Written by: Becky Bates
Source: Reducing the risk of Salmonella infection from reptiles and their food
There is always a risk of contracting Salmonella when handling certain raw foods, and frozen reptile foods are no exception.
Salmonella is a group of bacteria with over 2463 serotypes, which causes the infection termed Salmonellosis. Salmonella bacteria can be found in the intestines of many animals across the globe, particularly reptiles, including pet reptiles. Most reptile owners are well aware of the fact that reptiles carry salmonella, although not all are completely aware of the risks and how to avoid them. Reptiles shed Salmonella through their faeces, meaning it can quite quickly be spread across their enclosures and other surfaces they come into contact with.
In September 2021, scientists confirmed a link between cases of human Salmonellosis in the UK and frozen feeder mice used to feed pet reptiles from Monkfield Nutrition, which was traced back to a single batch from Lithuania, causing Monkfield Nutrition to contact all of their customers and launch a product recall on the affected feeder mice product. This recall does not affect rats used as feeders.
In response to this, the Food Standards Agency (FSA) introduced a number of measures, which mean that retailers of frozen rodents must now provide their customers with a leaflet detailing the risks of Salmonella and advice on avoiding infection with every frozen rodent purchase.
Here at Swell Reptiles, our frozen feeder rodents are sourced through PLT Frozen Foods, who this product recall does not affect, however, we have taken the opportunity to improve our guidance on the matter and do our best to keep our customers safe and informed on the risks and ways to avoid infection.
In most instances, symptoms of Salmonellosis are relatively mild, and can either be asymptomatic or cause short-term acute illness, presenting itself with symptoms such as diarrhoea, vomiting and abdominal pain. However, in children under five and those with compromised or weakened immune systems, Salmonellosis can cause more severe illness and lead to hospitalisation.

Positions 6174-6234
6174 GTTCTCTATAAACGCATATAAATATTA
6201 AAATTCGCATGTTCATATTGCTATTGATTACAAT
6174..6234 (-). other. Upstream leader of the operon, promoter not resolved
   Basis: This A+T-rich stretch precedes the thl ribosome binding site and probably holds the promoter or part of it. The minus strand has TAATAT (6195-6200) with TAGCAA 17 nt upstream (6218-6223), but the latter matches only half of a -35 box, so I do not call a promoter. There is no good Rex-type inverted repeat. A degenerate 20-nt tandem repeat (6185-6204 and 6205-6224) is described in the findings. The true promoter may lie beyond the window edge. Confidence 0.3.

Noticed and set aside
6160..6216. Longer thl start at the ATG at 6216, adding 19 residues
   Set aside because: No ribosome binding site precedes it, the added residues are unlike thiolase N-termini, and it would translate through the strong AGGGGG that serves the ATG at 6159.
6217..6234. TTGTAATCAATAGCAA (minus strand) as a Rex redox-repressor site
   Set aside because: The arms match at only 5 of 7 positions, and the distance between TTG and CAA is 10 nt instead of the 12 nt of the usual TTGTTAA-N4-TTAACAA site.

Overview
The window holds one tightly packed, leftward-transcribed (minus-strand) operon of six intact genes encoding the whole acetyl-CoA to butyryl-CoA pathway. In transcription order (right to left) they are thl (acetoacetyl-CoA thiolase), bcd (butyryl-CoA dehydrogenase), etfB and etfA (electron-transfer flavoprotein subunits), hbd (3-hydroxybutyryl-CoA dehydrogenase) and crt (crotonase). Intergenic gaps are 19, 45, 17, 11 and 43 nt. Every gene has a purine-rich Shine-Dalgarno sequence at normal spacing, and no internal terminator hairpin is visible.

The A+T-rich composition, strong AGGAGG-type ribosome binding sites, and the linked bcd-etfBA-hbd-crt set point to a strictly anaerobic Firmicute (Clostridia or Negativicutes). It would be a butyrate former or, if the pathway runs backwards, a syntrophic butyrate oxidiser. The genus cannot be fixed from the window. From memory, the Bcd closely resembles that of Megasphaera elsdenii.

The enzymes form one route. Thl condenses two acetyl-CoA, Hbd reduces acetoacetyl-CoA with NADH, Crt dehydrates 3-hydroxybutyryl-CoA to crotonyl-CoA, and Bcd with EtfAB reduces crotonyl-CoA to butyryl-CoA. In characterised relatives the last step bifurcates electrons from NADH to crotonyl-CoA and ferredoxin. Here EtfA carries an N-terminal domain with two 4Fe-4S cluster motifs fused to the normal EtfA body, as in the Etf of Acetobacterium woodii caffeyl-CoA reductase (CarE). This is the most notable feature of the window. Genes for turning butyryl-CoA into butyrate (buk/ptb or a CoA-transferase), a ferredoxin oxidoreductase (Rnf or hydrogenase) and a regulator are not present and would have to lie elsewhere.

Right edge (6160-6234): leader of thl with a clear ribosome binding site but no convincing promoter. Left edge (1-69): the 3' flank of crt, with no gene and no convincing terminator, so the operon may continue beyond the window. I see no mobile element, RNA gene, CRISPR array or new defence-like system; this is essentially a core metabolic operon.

It is recommended to seek help from a medical professional if you have one or more of the following symptoms:
- Diarrhoea and a fever greater than 38°C (102°F).
- Diarrhoea lasting more than three days without improvement.
- Blood in stool.
- Prolonged vomiting causing dehydration.
Just like when handling raw human food, there is a risk of Salmonella when handling raw or frozen and defrosted reptile foods, such as rats, mice and chicks, as freezing does not kill Salmonella bacteria, this applies to all frozen reptile foods, and not just the batches affected by the product recall in question. We recommend wearing gloves any time you handle frozen reptile foods, and to wash your hands thoroughly with soap and water afterwards.
It is important not to allow your frozen reptile food to defrost in the time between purchasing and getting home, and not to defrost and refreeze the frozen feeders at any point. Where possible, we recommend keeping frozen reptile food completely separate from any human foods, in a separate freezer, however, in cases where this is not possible, the feeders should not be allowed to come into contact with any human foods that may be in the same freezer. It is also worth double-bagging your frozen reptile food to minimise the risk of cross-contamination.
Frozen feeder rodents and chicks should be allowed to defrost naturally at room temperature, on disposable newspapers or tissues, ensuring they do not come into contact with any food preparation surfaces or equipment. Don’t defrost feeder rodents or chicks in warm water, or use other warming equipment such as hairdryers, as this dramatically increases the risk of cross-contamination of hands, items and surfaces.
Once the pet food is defrosted, it is important not to leave it too long before feeding to your reptiles, and to dispose of the newspapers or tissues and disinfect the surrounding surfaces using household bleach or boiling water, keeping in mind that many traditional disinfectants are not effective at killing Salmonella bacteria. You should avoid preparing food on the same surface that you defrosted pet food on, despite disinfecting.
When feeding your reptiles frozen feeders, it is important to minimise contact with the feeders by using tweezers and wearing gloves during the process. Once your reptile is fed, wash your hands with soap and water immediately, and thoroughly clean and disinfect any feeding equipment used to reduce the risk of cross-contamination.
Although there is always a risk of Salmonella contamination from reptiles and their frozen foods, when all of the above measures are taken into account, this is generally a very small risk, and is not any more dangerous than handling raw meats used as human foods, so should not be a put off to anyone considering adopting one of the beautiful animals that require these kinds of diets.
The main takeaway message here is to practice good hygiene, keep raw pet foods away from human foods, and thoroughly disinfect surfaces and hands following the handling or use of frozen reptile foods, when all of this is done, the risk of contracting Salmonella should be negligible and not a major cause for concern.